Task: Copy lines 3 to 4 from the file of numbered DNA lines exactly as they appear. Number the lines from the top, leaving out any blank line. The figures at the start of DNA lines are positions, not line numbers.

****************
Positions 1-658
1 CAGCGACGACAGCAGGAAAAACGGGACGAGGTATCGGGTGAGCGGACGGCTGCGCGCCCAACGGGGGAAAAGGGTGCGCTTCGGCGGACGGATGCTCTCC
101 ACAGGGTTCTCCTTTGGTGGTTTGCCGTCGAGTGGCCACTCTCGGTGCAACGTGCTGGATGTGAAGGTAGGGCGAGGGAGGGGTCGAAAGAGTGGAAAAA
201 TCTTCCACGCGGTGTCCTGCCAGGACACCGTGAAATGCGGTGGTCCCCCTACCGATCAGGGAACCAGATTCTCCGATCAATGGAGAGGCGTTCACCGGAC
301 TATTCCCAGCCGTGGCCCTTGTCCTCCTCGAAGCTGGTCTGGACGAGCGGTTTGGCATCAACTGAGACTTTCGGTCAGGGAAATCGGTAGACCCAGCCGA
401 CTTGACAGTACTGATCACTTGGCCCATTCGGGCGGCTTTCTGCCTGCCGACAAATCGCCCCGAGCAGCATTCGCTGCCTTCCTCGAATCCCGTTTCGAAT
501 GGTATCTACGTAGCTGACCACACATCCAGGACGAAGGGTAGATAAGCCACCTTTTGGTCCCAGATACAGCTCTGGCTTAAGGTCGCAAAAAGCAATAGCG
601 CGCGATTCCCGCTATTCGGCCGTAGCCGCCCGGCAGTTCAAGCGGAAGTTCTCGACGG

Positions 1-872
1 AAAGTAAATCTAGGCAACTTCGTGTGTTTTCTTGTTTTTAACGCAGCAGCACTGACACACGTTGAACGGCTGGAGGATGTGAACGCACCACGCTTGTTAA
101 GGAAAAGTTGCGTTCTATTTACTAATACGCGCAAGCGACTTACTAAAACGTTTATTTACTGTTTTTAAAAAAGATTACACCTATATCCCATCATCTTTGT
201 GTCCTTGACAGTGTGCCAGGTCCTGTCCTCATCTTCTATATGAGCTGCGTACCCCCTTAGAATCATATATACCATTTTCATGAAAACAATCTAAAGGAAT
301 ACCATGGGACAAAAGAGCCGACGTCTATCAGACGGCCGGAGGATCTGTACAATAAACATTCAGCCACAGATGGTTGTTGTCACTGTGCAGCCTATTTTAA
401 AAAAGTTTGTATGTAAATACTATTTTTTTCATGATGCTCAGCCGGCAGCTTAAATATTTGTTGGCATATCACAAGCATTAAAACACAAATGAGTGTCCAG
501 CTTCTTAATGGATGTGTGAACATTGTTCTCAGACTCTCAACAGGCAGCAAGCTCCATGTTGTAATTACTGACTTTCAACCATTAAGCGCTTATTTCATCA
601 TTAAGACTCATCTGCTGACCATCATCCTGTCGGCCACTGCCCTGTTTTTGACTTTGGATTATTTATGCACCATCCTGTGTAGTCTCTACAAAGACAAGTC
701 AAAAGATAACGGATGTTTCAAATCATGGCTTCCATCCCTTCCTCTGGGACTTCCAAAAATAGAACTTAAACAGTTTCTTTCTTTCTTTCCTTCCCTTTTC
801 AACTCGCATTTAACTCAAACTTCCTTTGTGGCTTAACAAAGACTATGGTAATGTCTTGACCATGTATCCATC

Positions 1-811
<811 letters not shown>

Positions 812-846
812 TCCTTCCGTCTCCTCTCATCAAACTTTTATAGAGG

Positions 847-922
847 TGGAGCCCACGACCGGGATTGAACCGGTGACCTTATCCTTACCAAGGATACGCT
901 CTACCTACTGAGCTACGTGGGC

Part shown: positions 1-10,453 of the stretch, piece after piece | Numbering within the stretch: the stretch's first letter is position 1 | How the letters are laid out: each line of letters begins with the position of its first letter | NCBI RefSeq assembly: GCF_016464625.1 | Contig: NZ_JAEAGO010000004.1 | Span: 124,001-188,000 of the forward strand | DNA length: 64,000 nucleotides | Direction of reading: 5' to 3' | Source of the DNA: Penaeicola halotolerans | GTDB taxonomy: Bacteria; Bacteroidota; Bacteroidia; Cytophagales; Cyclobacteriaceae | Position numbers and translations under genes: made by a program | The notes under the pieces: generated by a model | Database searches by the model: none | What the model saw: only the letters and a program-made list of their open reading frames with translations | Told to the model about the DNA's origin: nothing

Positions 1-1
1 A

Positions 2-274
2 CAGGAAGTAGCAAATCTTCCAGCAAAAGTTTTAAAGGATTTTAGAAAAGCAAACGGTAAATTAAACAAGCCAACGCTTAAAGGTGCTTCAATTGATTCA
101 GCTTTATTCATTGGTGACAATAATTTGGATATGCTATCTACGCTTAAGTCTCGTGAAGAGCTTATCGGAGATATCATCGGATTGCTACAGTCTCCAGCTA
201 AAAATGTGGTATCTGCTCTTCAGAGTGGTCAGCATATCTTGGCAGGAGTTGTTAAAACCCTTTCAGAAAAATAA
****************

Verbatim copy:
101 ACAGGGTTCTCCTTTGGTGGTTTGCCGTCGAGTGGCCACTCTCGGTGCAACGTGCTGGATGTGAAGGTAGGGCGAGGGAGGGGTCGAAAGAGTGGAAAAA
201 TCTTCCACGCGGTGTCCTGCCAGGACACCGTGAAATGCGGTGGTCCCCCTACCGATCAGGGAACCAGATTCTCCGATCAATGGAGAGGCGTTCACCGGAC